Medieval Matters: Week 7

It’s not even December yet, but the Oxford Christmas lights are now twinkling away on High Street and in colleges, Christmas trees have started to pop up in restaurants, and Oxmas is just around the corner. For those people starting to panic about buying gifts, here’s some wisdom for you from the Old English Maxims I:

Maþþum oþres weorð,
gold mon sceal gifan.

[One treasure deserves another; gold should be given away.]

We have a veritable wealth of medieval treasures for you this week, and it is my great delight to ‘give away’ their schedule to you, so that you might enjoy them:


  • Upcoming conference and exhibition on Anglo-Dutch Relations: As part of the Leverhulme project The Literary Heritage of Anglo-Dutch Relations 1050-1600, by Ad Putter (Bristol) and Elizabeth Van Houts (Cambridge), there will be a hybrid conference in the Bodleian Library (6-8 January) to accompany an exhibition of manuscripts and early printed books (3 December 2021 – April 2022) on the same subject. There is also a livestream panel discussion to mark the opening of the exhibition on 2 December at 5PM, online.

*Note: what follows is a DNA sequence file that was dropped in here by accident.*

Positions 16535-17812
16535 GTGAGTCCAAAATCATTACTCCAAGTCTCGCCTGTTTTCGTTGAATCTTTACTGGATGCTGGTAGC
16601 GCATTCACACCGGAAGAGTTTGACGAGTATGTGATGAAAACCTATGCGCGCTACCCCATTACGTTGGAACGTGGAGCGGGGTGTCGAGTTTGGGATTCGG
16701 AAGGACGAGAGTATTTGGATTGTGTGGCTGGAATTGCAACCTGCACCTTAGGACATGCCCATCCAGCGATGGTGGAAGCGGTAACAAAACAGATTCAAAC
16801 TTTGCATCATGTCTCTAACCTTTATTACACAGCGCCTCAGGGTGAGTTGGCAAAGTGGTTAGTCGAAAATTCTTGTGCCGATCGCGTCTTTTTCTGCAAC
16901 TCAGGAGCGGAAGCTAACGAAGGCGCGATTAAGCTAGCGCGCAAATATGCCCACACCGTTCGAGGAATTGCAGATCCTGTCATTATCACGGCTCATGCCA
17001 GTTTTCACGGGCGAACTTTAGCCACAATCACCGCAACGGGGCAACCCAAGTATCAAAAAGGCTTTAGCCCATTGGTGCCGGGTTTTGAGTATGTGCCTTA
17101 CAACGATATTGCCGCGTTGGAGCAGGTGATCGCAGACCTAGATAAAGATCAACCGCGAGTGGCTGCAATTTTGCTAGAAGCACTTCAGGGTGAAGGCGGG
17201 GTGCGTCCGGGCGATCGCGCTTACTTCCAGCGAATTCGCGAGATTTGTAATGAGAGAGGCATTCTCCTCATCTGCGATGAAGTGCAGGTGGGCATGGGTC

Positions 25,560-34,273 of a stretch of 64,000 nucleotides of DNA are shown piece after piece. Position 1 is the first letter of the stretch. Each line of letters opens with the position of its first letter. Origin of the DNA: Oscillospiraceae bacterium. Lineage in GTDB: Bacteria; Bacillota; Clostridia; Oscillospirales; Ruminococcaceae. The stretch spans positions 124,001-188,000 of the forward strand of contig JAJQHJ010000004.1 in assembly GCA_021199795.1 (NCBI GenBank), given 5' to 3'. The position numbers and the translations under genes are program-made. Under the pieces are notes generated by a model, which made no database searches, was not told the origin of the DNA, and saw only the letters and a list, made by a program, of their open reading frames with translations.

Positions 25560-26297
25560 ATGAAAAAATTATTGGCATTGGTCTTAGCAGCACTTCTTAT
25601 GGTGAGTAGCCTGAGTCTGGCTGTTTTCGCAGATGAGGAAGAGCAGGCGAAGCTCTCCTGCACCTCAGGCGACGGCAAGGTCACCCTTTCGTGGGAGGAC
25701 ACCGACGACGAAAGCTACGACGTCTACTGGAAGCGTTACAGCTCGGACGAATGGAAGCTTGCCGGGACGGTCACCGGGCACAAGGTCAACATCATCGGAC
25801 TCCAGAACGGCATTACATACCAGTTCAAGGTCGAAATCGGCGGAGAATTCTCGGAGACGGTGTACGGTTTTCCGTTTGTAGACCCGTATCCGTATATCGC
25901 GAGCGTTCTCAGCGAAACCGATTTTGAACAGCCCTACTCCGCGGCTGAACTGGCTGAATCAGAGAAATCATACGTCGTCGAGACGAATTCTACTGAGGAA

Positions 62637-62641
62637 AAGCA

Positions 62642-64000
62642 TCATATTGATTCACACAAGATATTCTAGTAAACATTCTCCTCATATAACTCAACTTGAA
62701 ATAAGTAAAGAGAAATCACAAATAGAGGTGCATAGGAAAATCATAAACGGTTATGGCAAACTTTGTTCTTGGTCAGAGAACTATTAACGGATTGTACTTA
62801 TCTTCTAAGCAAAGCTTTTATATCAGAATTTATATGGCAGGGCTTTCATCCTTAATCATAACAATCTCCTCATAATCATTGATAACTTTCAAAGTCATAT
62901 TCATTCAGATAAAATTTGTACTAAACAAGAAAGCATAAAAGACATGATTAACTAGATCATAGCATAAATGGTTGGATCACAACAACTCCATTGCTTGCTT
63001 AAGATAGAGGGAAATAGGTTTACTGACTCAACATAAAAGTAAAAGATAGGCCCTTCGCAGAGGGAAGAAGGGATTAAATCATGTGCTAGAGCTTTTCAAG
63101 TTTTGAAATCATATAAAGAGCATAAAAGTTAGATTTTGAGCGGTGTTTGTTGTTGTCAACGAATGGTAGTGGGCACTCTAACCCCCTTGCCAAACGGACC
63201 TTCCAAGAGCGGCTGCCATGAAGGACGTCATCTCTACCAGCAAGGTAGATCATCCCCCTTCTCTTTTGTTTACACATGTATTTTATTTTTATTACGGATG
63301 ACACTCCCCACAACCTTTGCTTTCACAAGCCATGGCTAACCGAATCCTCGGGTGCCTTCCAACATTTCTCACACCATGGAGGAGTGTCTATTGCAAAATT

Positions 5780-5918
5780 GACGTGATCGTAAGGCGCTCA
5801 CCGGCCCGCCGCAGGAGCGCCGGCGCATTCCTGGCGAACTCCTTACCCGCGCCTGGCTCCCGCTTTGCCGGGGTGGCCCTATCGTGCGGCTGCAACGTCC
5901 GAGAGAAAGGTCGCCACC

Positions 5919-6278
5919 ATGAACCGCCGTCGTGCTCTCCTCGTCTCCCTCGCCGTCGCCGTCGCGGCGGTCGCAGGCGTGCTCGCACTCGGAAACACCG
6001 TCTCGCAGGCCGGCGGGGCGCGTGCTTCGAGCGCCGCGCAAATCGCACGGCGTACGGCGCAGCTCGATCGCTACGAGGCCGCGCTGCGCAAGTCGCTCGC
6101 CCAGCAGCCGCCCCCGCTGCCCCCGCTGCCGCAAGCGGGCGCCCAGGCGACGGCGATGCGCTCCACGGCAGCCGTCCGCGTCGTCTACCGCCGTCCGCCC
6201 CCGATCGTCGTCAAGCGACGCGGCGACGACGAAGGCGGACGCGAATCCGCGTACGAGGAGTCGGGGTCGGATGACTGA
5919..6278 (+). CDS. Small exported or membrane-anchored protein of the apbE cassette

Monday 22nd November:

  • The Byzantine Graduate Seminar meets at 12.15-2pm on Teams. This week’s speaker is Callan Meynell (Oxford), ‘Roman? Greek? Byzantine? Some thoughts on the trial of Maximus the Confessor and Roman identity‘. To register, please contact the organiser at or visit the eventbrite page.
  • The Medieval Latin Manuscript Reading Group meets at 1-2pm on Teams. Contact Matthew Holford, Andrew Dunning or Tuija Ainonen to be added to the Teams call.